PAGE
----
To successfully evaluate the first two objectives, they will need to be redefined with quantitative elements; these original program objectives were broad as a result of an experimental program with no model to follow.  As the pilot program comes to an end, the results of the teacher surveys and visitor surveys will assist in providing a foundation to better redefine the objectives.  Objectives that will require redefining include grant funding needs; this can be better determined once an accurate assessment of cost per class has been completed.  Another objective that requires redefining is the desired number of participating schools both in short term and long term; there are a number of components that will influence this objective including the Ocean Institute’s ability to accommodate schools throughout the program, professional development needs, and budget needs for both schools and the Ocean Institute.  Finally, the professional development seminars contain their own set of objectives, but will not be addressed within this report to prevent tangents.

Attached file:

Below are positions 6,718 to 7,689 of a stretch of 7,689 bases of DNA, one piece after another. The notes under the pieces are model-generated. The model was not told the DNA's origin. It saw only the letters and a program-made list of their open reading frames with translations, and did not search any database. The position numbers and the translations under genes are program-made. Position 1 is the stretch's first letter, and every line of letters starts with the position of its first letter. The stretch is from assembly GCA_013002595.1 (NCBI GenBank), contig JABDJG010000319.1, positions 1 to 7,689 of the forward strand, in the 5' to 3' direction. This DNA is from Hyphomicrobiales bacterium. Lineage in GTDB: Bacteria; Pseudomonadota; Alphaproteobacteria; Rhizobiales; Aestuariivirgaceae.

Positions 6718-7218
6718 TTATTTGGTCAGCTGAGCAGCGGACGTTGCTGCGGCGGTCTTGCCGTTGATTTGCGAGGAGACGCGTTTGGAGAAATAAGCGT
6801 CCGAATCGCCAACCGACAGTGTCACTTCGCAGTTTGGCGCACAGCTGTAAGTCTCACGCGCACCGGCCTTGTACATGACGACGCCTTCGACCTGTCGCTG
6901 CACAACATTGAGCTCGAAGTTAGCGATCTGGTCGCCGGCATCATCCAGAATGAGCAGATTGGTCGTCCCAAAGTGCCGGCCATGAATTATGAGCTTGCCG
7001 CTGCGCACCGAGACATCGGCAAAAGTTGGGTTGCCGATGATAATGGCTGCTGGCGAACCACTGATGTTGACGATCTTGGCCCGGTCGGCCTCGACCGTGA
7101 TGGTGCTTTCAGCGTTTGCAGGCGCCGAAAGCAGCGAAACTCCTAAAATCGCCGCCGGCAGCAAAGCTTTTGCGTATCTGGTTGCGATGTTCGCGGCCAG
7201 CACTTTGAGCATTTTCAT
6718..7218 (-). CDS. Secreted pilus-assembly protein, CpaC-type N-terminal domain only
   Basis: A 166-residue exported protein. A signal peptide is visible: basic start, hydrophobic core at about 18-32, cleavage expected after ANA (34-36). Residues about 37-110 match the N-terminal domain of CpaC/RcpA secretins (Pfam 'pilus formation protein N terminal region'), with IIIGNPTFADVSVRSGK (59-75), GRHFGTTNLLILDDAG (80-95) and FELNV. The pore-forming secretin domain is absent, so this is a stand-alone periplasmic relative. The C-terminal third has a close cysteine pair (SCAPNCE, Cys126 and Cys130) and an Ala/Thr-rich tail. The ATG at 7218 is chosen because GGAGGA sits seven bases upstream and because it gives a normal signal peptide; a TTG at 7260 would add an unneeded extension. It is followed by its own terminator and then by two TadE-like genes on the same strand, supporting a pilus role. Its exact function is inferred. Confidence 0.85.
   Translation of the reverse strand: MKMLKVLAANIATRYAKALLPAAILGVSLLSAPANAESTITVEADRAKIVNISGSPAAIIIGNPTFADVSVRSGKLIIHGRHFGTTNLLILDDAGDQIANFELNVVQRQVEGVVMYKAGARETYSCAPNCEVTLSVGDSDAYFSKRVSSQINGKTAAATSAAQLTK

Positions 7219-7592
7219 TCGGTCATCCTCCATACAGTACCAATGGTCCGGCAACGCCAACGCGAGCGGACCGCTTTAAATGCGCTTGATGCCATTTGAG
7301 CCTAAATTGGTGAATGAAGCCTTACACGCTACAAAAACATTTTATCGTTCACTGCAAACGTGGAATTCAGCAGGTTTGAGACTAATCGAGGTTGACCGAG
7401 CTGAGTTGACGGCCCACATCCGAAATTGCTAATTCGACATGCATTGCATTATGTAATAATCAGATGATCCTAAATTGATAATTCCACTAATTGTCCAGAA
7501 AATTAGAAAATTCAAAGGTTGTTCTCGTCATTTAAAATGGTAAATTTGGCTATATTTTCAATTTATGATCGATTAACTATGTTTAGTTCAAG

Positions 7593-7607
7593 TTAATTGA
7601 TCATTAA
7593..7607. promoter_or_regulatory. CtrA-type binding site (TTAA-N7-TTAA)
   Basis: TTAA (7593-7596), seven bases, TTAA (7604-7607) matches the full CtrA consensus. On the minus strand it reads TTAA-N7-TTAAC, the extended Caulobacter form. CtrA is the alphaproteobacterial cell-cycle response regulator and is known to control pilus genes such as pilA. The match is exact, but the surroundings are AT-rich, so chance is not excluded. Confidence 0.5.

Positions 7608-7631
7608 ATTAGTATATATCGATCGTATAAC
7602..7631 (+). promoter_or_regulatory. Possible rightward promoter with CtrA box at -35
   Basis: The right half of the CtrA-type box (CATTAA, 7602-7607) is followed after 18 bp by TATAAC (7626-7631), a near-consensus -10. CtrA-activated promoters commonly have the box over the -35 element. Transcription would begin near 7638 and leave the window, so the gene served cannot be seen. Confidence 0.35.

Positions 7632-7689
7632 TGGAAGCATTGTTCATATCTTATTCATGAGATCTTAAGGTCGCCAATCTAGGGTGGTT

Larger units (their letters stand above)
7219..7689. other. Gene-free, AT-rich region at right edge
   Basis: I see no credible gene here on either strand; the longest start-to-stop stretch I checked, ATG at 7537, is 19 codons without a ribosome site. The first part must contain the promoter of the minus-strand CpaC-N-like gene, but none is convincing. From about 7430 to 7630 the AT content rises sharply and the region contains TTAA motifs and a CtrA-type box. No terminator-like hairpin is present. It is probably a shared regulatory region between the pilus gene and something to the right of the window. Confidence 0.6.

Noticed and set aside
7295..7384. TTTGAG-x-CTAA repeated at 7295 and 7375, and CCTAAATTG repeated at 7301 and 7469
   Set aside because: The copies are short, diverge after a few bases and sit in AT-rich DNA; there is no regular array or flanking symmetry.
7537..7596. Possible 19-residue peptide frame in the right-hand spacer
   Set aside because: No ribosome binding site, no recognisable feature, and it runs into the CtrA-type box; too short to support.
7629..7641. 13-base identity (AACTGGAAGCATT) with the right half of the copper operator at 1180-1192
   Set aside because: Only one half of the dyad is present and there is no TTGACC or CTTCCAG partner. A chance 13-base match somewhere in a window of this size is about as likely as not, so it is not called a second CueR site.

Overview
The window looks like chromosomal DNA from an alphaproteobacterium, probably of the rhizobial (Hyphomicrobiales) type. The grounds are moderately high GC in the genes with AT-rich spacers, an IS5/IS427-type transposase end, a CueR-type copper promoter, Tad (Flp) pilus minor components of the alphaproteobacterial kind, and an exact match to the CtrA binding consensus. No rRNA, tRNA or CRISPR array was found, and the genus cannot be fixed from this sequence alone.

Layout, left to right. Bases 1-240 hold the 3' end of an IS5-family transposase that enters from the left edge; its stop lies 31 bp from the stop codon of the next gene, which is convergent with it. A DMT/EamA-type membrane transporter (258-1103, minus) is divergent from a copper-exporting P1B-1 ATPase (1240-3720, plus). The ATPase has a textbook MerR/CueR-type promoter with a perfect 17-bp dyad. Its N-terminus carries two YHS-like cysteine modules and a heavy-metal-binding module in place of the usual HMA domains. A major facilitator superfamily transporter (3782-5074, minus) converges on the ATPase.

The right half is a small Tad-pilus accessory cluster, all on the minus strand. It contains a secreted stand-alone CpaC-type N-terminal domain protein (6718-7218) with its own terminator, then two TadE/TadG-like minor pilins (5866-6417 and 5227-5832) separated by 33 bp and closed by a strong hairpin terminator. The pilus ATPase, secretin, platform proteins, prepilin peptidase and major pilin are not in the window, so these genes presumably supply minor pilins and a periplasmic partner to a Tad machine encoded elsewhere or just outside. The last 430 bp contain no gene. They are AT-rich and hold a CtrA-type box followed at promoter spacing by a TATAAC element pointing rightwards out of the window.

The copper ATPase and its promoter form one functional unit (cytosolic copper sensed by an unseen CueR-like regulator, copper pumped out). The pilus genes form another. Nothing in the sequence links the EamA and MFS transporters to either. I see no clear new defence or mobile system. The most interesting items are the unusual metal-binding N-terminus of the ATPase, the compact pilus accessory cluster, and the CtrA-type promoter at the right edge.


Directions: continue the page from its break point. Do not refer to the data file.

It should be noted that the each of the evaluations noted above will be an ongoing and continuing process to ensure the program is of the highest quality.  Continuing assessments are also critical due to the frequent updates and changes in technology which will need to be addressed when it becomes an identified issue; the hope is that the surveys will address such issues.

M-Learning (Thesis Volume 2.8: Review of the Literature)